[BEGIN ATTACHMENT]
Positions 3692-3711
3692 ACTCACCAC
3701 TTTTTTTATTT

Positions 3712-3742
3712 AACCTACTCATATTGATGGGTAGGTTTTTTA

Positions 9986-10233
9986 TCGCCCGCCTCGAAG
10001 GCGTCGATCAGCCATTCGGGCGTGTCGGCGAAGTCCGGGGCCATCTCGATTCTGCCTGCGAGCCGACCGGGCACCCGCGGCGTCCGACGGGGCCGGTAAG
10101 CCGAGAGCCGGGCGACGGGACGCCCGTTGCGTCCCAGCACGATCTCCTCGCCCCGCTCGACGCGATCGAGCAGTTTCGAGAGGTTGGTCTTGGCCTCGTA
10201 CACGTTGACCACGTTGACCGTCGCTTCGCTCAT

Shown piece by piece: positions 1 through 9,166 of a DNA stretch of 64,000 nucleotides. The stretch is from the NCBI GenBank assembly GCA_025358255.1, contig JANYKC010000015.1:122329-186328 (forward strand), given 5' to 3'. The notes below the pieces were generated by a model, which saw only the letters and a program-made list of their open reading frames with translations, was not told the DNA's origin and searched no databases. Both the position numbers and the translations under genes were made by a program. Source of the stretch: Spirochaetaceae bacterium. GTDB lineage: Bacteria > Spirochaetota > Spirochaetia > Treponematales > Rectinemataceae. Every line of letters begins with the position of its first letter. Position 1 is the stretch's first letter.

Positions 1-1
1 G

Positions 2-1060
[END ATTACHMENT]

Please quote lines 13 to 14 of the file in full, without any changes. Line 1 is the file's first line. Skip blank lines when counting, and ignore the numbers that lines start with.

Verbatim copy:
1 G

Positions 2-1060